People Power Brought Down the Berlin Wall
Some say it was Ronald Reagan's toughness that forced down the wall. But detente between East and West and grassroots people's movements deserve the credit.
What brought about the fall of the Berlin Wall 20 years ago?
Some argue that it was the Cold War and the escalation of military spending that was just too costly for the Soviet empire to maintain.
If that was the case, that should be a cautionary tale for the United States as we struggle to maintain a nuclear arsenal, support over 700 military bases around the world, develop expensive new weapons systems, and, of course, fight two wars - including one in a country where the USSR, also, met its match.
But military over-spending was only part of the reason the people of East Germany were able to bring down the wall, according to an article in Forbes by Konrad H. Jarausch, professor of European Civilization at the University of North Carolina in Chapel Hill. "Ultimately it was the spread of detente, helped by his personal rapport with the U.S. president that allowed [Soviet President Mikhail] Gorbachev to ... set the satellites free," he says.
Another factor was just as important. The wall couldn't have come down without a nonviolent people power uprising.
A recent account from the Geneva-based Ecumenical News International (ENI) tells of the church-based protests exactly a month before the Berlin Wall's opening, that followed earlier days of protests:
"After the 9 October services in Leipzig, an estimated 70,000 people poured into the city centre, connecting in a full circle on a ring road around the downtown area. 'There were too many of us that night to arrest, the prisons were already full,' Jochen Lassig, a Leipzig reporter, told ENI."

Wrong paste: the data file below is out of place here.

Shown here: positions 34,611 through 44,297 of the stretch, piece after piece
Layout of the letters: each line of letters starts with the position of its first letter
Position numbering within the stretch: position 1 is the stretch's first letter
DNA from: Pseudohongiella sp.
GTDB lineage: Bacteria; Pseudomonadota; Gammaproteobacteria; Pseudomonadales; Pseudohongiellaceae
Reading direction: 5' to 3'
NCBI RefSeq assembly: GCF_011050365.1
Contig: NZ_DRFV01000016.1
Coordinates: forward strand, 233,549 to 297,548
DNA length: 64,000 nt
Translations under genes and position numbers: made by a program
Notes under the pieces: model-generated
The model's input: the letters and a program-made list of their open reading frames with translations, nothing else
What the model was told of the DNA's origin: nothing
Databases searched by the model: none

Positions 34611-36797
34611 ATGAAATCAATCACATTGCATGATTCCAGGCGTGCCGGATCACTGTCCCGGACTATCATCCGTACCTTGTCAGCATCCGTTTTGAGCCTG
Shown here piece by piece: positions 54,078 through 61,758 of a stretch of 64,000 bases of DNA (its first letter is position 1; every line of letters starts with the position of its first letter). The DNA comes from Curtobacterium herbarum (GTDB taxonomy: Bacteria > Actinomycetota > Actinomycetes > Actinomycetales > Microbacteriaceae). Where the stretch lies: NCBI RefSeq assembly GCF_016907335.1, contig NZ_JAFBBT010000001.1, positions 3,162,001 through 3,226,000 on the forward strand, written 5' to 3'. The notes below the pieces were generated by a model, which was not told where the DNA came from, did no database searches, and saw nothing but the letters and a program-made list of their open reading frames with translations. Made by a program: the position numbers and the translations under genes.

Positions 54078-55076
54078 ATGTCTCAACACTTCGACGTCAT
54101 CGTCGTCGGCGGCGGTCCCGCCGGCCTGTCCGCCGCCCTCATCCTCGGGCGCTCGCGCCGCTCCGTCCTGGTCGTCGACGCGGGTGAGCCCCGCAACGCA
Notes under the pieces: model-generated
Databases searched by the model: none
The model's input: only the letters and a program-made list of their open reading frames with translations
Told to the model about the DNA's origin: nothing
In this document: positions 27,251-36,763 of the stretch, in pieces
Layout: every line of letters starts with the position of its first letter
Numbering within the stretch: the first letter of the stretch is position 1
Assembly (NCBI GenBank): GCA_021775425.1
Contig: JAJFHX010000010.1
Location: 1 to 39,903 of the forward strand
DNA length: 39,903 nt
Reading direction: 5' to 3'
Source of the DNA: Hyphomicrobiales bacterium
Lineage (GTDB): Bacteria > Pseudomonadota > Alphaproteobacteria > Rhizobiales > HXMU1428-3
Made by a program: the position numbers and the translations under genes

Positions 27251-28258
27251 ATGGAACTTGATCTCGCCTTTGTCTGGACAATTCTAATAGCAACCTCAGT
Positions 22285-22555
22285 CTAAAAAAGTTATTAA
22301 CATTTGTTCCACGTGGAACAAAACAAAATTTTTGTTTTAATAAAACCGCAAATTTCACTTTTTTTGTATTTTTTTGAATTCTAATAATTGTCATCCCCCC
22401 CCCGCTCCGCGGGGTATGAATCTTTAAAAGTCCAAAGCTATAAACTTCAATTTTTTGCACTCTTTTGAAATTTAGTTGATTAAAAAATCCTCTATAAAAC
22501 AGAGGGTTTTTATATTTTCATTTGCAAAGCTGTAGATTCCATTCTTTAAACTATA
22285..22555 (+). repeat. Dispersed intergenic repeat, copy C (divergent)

According to the article, there had been warnings in the communist-run media that force would be used to suppress demonstrations. "Local doctors and nurses reported that hospitals were building up blood reserves and being put on alert to deal with bullet wounds."
"Pastor Christian Fuhrer of Leipzig's St Nicholas' Church gave this account:
'More than 2,000 people leaving the church were welcomed by tens of thousands waiting outside with candles in their hands—an unforgettable moment. Two hands are necessary to carry a candle and to protect it from extinguishing so that you can not carry stones or clubs at the same time.'
In front of the Leipzig headquarters of the Stasi—the East German secret police—demonstrators gathered, laid candles on the steps, and sang songs. What few knew at the time was that inside the darkened building, most Stasi members were present and armed with live ammunition. They had orders to defend a strategic building. They had sandbags under the windows, still displayed today as it is now a museum.
Irmtraut Hollitzer, once curator of the museum, said: 'One stone through the window would have been enough to set off a bloodbath.'"
Professor Jarausch concurs that it was people power that made the difference:
"It took a transnational grass roots movement of courageous Polish workers, Hungarian activists, German refugees and Czech dissidents braving considerable risks in order to revive civil society and regain space for public protest. ... The fall of the Wall was magical because it signaled the peaceful triumph of people's power over a regime that commanded enormous repressive force."
The combination of a leader who understood the need for change—President Gorbachev—with a popular uprising allowed change to proceed without violence, and much more quickly than anyone could have imagined.
So the question this anniversary raises for me: Can we build such a people power movement today, strong enough to overcome the power of global corporations and wise enough to collaborate across our many differences? Because that's what it will take to get on with the urgent business of stopping climate catastrophe, building sustainable economies, reorienting our societies away from violence and militarism and towards a world that works for all.
We have a forward-thinking president, but he—and we—can't get much done without powerful people's movements creating real change.